Você está na página 1de 4


2nd Flr, GF Partners Bldg, 139 H.V. dela Costa, Salcedo Village, Makati City

Audit of Receivables Prof. L.O. Aristorenas
__ _______

Receivables refer to claims against others for money, goods or services arising from
sale of merchandise or money lent or the performance of services. For accounting purposes
however, the term is employed to mean claims expected to be settled by the receipts of cash.

Receivables are recognized when title to the goods passes to the buyer or when transfer
of resources take place. The point at which title passes may vary with the terms of the sales.

1. At face value
2. At discounted amount (present value)

1. Receivable are valued at their net realizable value or their expected cash value.
Determination of NRV requires estimation of uncollectible receivables, as
such, an allowance account should be set up for doubtful accounts and for any
anticipated adjustments which in the normal course of the business will reduce
the amount receivable.

Net realizable value - is the estimated amount of cash that will be

collected or realized from receivables.
2. Long term note receivables should be valued at an amount
representing the present value of the expected future cash receipts.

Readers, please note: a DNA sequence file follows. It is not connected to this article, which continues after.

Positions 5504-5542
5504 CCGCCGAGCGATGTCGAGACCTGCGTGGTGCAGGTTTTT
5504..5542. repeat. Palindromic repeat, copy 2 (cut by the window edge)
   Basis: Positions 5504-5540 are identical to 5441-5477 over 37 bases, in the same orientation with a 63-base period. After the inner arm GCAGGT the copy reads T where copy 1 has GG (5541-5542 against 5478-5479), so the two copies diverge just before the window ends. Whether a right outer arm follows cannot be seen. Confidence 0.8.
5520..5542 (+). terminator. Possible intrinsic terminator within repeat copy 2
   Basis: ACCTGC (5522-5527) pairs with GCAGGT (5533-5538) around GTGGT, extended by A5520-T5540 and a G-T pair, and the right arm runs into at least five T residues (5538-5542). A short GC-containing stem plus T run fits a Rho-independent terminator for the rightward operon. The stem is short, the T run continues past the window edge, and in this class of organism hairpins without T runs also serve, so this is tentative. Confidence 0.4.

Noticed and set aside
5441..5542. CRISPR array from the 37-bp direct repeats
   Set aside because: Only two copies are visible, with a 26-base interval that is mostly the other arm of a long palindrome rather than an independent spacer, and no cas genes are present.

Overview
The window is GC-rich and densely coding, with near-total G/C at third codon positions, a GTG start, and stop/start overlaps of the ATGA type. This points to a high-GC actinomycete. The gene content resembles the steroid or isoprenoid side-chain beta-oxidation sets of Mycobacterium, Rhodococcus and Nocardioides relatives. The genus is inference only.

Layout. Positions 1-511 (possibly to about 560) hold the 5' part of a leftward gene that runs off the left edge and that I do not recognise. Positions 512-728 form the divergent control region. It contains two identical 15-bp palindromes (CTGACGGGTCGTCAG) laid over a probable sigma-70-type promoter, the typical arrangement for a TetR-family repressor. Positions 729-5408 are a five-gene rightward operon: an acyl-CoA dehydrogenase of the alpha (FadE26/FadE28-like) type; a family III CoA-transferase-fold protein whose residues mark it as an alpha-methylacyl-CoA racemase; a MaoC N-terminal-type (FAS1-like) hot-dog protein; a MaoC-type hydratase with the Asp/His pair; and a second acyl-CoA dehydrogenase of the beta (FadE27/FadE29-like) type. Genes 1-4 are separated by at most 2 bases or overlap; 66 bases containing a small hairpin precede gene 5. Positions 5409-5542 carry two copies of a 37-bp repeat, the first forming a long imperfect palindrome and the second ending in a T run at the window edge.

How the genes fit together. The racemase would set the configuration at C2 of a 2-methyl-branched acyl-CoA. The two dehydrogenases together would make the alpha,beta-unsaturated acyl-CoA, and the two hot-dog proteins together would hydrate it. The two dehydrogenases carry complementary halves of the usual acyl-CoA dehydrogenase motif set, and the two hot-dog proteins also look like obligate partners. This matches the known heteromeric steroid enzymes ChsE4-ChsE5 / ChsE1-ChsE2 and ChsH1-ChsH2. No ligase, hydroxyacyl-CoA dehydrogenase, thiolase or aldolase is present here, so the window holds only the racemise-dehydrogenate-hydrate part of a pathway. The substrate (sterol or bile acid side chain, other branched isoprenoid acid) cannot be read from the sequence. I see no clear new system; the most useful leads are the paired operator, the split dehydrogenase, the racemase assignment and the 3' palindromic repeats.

3. Receivable denominated in foreign currency should be translated to local
currency at the exchange rate on balance sheet date.

1. Current Assets vs. Non Current
Current - receivables which are expected to be realized cash within the
normal operating cycle or one year, whichever is longer.
Non current - receivables which are expected to be realized beyond one year
or those receivables which are not currently collectible.
2. Trade vs. Non-trade
Trade receivable - refers to claims arising from credit sale of merchandise
or services in the ordinary course of the business. The usual
type of trade receivables are:
a. Accounts receivable - short term, unsecured and informal
credit arrangements (open accounts).
b. Notes receivable - evidenced by a formal instrument which
is the promissory note.
Non trade receivables - represent claims arising from sources other than
the sale of merchandise or services in the ordinary course of the



Receivables whether trade or non trade which are currently collectible should be
presented on the balance sheet as one line item called Trade and Other receivables.

1. Existence - to determine whether receivables actually exist.